Currently Browsing: Roza Melkumyan

A compelling immigrant narrative is marred by a weak script and acting in Ela Thier’s ‘Foreign Letters’

In 1982, a young girl and her family must adjust to life as immigrants in America after leaving Israel to escape war. While exchanging letters with her best friend back home, the young daughter finds a new, lifelong friend in a quiet Vietnamese girl in her class. Based on her own childhood, Ela Thier’s Foreign Letters (2012) chronicles the struggles of assimilating to a new language and culture while yearning for the one you left. Unfortunately, its engaging subject matter does not cancel out its weak script and static acting. (RMM: 2.5/5)

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‘Mabel’s Strange Predicament’ is both funny and foundational in the making of the modern sitcom

Mabel Normand directs, writes, and stars in this silent short film alongside the always charming Charlie Chaplin. Mabel’s relationship with her sweetheart is threatened at a fancy hotel when a staggering drunk (Chaplin) starts meddling in her affairs. The small cast of characters soon finds itself in several sticky situations. Mabel’s Strange Predicament (1914) entertains while laying the foundations for the modern sitcom. (RMM: 4/5)

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‘Corpo Celeste’ sparks conversation about the church and its place in society today

A 13-year-old girl struggles to find her place in society after moving back to Italy with her mother and older sister. Soon, she finds herself wrestling with the tumultuous growing pains of youth while trying to make sense of the Catholic church and her place in it. Alice Rohrwacher invites us to look—alongside her heroine— at a society from the outside and observe the ways in which religion permeates a people. (RMM: 3.5/5)

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Though steeped in patriotic pathos and historical context, ‘Tomka and His Friends’ sustains the lighthearted energy of a children’s adventure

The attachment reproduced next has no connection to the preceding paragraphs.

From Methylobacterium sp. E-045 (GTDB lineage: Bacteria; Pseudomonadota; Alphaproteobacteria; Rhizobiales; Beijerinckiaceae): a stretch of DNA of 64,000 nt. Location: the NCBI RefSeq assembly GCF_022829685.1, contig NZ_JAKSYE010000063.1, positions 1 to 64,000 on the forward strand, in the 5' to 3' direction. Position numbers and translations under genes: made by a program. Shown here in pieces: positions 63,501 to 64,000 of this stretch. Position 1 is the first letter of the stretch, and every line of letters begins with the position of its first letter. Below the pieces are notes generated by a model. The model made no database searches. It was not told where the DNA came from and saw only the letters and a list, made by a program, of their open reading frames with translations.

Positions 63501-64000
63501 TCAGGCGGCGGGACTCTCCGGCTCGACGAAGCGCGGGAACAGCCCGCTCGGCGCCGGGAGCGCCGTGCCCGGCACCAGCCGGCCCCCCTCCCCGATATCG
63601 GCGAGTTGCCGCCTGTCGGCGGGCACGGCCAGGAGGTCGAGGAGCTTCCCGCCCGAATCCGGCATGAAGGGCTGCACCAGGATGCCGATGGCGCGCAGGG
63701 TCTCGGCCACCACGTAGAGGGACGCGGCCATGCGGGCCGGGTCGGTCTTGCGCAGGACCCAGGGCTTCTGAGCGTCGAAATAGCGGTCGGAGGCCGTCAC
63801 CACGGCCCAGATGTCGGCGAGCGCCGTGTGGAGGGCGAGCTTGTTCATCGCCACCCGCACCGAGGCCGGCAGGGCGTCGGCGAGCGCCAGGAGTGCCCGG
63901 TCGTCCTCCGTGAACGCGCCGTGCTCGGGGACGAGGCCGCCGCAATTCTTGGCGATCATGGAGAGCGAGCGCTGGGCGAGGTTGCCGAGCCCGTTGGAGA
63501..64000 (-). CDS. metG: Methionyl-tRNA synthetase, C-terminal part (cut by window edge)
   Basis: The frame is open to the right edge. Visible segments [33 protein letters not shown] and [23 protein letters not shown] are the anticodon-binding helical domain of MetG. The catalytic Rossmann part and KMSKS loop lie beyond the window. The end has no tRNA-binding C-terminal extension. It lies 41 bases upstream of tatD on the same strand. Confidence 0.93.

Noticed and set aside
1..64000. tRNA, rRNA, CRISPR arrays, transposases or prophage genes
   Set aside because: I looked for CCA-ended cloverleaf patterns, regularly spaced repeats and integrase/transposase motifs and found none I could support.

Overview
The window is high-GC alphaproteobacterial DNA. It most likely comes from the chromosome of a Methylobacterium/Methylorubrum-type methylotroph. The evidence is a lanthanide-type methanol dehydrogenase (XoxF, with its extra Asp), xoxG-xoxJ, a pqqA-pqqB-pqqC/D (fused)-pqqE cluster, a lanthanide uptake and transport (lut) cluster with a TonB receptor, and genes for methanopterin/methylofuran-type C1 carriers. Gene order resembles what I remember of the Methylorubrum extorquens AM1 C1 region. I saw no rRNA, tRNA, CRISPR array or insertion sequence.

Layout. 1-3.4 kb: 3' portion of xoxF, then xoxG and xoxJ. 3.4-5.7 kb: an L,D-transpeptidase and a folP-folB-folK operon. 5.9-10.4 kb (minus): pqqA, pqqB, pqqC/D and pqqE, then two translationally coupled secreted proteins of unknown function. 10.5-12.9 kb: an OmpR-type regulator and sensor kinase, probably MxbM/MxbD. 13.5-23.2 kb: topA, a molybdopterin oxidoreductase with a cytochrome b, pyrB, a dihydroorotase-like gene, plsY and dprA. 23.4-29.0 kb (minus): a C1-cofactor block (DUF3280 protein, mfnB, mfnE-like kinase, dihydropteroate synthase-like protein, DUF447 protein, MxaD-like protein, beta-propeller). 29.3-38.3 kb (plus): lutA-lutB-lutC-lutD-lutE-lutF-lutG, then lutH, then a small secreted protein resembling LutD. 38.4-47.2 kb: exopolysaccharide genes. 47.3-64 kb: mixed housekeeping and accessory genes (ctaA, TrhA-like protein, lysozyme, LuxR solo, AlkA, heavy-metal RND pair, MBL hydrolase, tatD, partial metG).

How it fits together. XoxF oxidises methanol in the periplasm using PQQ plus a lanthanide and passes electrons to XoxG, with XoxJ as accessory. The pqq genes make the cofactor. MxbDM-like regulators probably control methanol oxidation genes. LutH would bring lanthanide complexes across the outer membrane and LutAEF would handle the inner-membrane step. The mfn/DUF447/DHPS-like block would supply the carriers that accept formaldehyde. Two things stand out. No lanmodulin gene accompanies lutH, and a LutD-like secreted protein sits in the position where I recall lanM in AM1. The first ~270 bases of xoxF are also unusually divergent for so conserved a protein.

When occupying Nazis set up camp on their soccer field after the withdrawal of Mussolini’s Italian forces, a group of boys vows to defend it. Together with the partisan resistance, they fight for freedom from fascism – and have quite a bit of fun in the process. Xhanfize Keko’s Tomka and His Friends (1977) offers a unique spin on a sub-genre of child adventures, grounding it in history while infusing it with patriotic pathos. (RMM: 4/5)

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Though nostalgic and sweet, ‘Dogfight’ reminds us not to romanticize the past

In 1963, a  group of young marines spend a night in San Francisco before being deployed to Vietnam. When one invites a shy, frumpy girl to a party called a “dogfight,” he has no idea that he will have fallen for her come morning. Director Nancy Savoca captures a moment of love and tenderness during a time of political upheaval. Historical context in Dogfight (1991) adds a further layer of nostalgia while inviting the audience to look at the past through a more critical lens. (RMM: 4/5)

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‘The Women Who Loved Cinema’ and the female pioneers of Egyptian film

In her two-part documentary series, The Women Who Loved Cinema (2002), director Marianne Khoury recounts prominent Egyptian actresses and filmmakers’ lives from the 1920s and 1930s. These women would advance the development of Egyptian cinema, leaving their mark on a growing industry. (RMM: 3.5/5)

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Musings on Meshes of the Afternoon: Maya Deren explores the landscape of the subconscious

TCM will feature films from 12 decades—and representing 44 countries—totaling 100 classic and current titles all created by women. Read more about this here!   A woman picks up a flower on her way home and takes a nap in her living room armchair. What follows is a dream sequence with cyclical scenes of a shrouded […]

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‘Krane’s Confectionery’ demonstrates society’s sexist mindset along with its refusal to acknowledge the need for self-care

A single mother who works as a seamstress struggles to support her children while she drowns in work. When she meets a man who challenges her to be a little more selfish, she finds herself reevaluating her entire life. Krane’s Confectionery (1951) demonstrates the ways in which men and women alike participate in the patriarchy while exploring a society’s refusal to acknowledge the basic need for self-care.(RMM: 4/5)

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Surrealist film “Daisies” confuses and entertains

When two young women realize that the world is terrible, they decide that they will behave basely. They spend their time tricking older men into buying them dinner, eating extravagant meals, and having fun. Vera Chytilová’s Daisies (1966) takes a colorful dive into comedic Surrealism while exploring both anarchic and nihilistic ideas. (RMM: 4/5)